Color & Detail

From the color standpoint – compared to my other Panasonics, I would have to say that if you like how Panasonic does things, nothing is too much different Smile  One thing that I have noticed, though, and it may be simply sensor size, but the color is ever so slightly richer.  Because I”m doing a lot of flowers, scenery/landscapes, I do have the my default set to Vivid to get better greens, blues and reds.  One thing that I have noticed, though, is the multi metering mode does a better job of base dynamic range than my other cameras.  By that I mean, the rendering between say a blue sky with clouds or just blue sky, and the ground side of things – that vivid setting seems to stop that washout that can so easily happen.  Now, in saying that, I also haven’t used the camera in say a place like Hawaii either Smile  Each camera renders colors every slightly different as well.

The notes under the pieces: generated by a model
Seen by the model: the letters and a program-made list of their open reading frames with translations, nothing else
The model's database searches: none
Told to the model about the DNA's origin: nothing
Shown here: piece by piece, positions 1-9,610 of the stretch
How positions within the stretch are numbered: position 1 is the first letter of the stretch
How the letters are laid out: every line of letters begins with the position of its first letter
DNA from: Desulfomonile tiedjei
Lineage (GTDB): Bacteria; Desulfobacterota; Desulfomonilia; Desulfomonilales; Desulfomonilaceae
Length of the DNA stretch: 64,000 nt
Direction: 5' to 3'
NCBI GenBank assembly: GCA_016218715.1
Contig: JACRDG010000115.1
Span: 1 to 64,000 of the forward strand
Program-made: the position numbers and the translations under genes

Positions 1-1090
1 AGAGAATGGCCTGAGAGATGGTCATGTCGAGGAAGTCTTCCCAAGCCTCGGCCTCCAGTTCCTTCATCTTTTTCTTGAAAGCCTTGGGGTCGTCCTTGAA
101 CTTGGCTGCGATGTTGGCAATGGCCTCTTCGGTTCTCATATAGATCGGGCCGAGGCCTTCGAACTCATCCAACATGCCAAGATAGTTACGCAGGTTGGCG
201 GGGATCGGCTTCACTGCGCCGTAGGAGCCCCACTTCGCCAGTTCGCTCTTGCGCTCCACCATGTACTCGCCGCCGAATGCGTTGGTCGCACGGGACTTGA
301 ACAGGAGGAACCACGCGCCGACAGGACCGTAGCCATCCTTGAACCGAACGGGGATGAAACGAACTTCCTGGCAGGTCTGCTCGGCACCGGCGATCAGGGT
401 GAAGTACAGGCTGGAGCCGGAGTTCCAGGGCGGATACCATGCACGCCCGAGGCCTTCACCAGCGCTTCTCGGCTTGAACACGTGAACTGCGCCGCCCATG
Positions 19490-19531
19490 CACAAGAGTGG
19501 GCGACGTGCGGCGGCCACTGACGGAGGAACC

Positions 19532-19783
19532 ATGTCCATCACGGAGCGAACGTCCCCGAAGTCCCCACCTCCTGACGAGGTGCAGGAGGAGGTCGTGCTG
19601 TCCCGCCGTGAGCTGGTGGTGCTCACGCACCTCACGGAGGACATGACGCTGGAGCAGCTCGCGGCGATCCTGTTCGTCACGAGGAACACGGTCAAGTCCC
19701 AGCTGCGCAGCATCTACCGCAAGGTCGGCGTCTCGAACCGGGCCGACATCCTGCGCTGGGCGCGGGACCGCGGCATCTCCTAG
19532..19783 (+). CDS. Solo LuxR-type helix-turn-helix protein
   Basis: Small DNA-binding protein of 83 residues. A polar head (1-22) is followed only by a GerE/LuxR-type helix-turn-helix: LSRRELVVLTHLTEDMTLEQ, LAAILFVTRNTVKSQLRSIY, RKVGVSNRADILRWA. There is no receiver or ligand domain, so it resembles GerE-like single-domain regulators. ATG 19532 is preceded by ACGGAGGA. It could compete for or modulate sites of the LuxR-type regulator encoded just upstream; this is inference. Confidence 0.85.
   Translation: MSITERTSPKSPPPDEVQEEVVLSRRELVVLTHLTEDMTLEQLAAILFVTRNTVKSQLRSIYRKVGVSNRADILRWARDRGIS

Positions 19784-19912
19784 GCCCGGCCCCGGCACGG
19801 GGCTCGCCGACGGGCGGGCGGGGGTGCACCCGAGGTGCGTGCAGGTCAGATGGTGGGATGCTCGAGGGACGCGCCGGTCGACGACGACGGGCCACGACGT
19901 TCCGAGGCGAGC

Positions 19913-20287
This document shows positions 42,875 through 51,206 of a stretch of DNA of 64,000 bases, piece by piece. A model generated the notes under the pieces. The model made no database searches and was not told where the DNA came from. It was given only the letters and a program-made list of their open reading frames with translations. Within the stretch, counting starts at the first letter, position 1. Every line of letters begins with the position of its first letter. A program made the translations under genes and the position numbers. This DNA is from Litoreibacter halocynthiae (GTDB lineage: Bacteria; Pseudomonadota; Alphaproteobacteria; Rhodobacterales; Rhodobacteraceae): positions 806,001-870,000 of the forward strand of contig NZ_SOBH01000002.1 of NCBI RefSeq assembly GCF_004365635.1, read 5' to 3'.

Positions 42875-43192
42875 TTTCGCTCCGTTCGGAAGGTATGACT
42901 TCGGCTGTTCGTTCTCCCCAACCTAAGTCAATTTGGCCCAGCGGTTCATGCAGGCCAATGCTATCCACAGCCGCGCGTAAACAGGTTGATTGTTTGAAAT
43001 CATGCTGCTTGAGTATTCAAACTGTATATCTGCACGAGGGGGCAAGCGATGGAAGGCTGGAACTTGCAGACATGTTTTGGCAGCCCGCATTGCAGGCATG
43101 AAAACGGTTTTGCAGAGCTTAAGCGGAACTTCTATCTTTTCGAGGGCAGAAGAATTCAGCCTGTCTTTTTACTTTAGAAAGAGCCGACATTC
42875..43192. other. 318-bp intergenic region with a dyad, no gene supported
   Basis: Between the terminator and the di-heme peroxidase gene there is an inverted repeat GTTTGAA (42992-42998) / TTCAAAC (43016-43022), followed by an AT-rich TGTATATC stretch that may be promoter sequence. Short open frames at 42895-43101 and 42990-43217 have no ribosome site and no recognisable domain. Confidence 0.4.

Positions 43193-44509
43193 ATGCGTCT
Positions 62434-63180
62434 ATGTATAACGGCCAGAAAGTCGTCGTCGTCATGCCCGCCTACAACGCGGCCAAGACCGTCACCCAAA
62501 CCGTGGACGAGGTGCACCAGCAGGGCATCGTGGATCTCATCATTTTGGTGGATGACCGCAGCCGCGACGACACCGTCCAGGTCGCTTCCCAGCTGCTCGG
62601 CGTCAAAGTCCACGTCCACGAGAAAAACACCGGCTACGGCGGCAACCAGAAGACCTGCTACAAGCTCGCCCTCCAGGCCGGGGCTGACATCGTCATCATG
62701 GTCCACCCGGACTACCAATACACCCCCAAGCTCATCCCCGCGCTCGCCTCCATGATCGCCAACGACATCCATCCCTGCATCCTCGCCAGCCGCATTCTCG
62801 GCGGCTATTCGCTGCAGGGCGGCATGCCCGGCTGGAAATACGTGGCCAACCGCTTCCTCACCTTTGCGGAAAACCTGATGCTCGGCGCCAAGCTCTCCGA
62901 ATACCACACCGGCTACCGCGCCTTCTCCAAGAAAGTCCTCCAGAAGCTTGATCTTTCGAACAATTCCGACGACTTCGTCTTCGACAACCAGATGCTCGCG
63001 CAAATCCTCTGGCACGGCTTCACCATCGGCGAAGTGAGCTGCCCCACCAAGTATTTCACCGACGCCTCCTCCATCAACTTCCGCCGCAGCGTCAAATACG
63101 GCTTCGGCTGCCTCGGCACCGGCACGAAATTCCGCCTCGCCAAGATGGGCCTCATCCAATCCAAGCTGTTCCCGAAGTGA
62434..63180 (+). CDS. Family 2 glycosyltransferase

The GX1 does take a good picture, but when I look against say the X10 or Nikon J1, certaiand n types of shots tend to be every so slightly flat.  Not that it’s a necessarily a bad thing but just an observation.  The X10 and Nikon both tend to show colors perhaps ‘richer”.  My Sony HX30, again, depending on the shot, seems to be brighter – a noticeable “edge” perhaps?  In saying this, though, the average person wouldn’t care, and for the most part, neither do I – this is a “nitpicking” point.  The GX1 delivers a great shot, anyway you cut it from my standpoint.

Manual vs Automatic Zoom